I guess they also have to balance the line between in depth and enjoyable to read. I mean if you look at this forum you can find people obsessing over minute details and discussing things like how a certain circuit works. Throw in the D-word and you're in a whole world of OCD madness. Not necessarily the kind of stuff that appeals to the average guitarist.

    Still, I do wish they went a little bit more in depth with the gear they're reviewing and dared to point it out if there are obvious flaws.
     
  6. BCy2k

    BCy2k Member

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    Interesting points Will & LaXu.

    At the risk of sounding like I'm sicking up - I find your reviews and blind A/B tests more useful and entertaining than anything I've seen in print lately Will.

    I agree that not all reviews are done equally. It might be a lot better if there were a 'panel' of reviewers. Each submitting their findings blind, and with their various backgrounds fairly well known. So as to allow the reader to weight things according to where they might be coming from.

    I don't know. Just thinking out loud here.

    I've read a bunch of anonymous user reviews that really left me scratching my head.
     
  7. Mincer

    Mincer Member

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    GP used to send the gear to someone who owned a music store to review their gear so as not to appear biased. I also remember some 'shootouts' back in the 80s/90s where they rounded up guitars (actually bought some if the maker didn't want to send one) and they were brutal, which made for great reading.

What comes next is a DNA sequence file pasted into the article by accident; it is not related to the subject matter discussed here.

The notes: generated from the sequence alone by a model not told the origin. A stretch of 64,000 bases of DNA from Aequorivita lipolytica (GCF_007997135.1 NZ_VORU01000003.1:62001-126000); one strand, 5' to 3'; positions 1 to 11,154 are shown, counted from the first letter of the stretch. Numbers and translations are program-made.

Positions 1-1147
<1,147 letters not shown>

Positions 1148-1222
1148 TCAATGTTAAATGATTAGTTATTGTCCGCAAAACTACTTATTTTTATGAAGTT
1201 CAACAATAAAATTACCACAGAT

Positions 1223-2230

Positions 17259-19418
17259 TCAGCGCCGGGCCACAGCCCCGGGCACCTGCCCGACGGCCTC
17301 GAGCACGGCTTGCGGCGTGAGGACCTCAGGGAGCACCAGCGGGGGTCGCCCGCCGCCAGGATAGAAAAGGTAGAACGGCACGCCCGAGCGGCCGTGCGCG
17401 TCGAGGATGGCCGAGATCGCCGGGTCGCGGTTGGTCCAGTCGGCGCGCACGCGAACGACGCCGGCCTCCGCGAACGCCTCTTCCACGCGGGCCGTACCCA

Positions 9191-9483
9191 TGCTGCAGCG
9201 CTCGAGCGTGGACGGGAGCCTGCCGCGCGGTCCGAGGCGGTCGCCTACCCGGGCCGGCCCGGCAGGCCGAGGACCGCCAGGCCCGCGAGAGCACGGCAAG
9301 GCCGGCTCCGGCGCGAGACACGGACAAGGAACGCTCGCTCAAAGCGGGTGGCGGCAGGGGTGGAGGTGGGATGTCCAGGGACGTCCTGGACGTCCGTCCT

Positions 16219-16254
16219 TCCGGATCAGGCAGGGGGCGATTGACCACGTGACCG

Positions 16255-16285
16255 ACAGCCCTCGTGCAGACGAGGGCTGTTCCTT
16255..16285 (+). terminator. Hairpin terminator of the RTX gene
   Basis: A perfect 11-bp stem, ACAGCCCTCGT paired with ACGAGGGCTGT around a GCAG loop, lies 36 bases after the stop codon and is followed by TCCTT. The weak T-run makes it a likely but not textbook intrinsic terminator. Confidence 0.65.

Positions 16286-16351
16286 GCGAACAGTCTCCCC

It would be interesting to read reviews of gear in an actual store that they brought in for review. It is what most people would experience, right? I am sure the builders go over their gear with a fine tooth comb before sending it in- that isn't what most of us receive when we buy it off the shelf.
     
  8. Cylon

    Cylon Senior Member

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    thats why nobody buys those crappy mags anymore.
     
  9. mpr

    mpr Member

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    Your reviews are better, but I think there's room for even more detail. How do you decide how much to write on a topic? To suit the audience or what you think is noteworthy? Or is it just how much time/effort you're willing to invest at the moment (since it's not profitable)?

    That again depends on what's the objective of magazines. Computer hardware review sites will review anything of interest, assuming they've heard of it and they can get it. Some don't wait to get supplied by manufacturers, they just buy the gear.

    I wonder how much this reason contributes to the result. It's too late to change the first post to add a poll, but it would be interesting to see how many people actually do want more detailed reviews, and what degree of detail.

    I think detailed and short-and-to-the-point can coexist if the article is properly structured (easier to do online).

    But bias aside, which everyone focuses on, there's a simple lack of info to begin with. Maybe this review standard is actually the norm, and what I see with computer gear is the exception.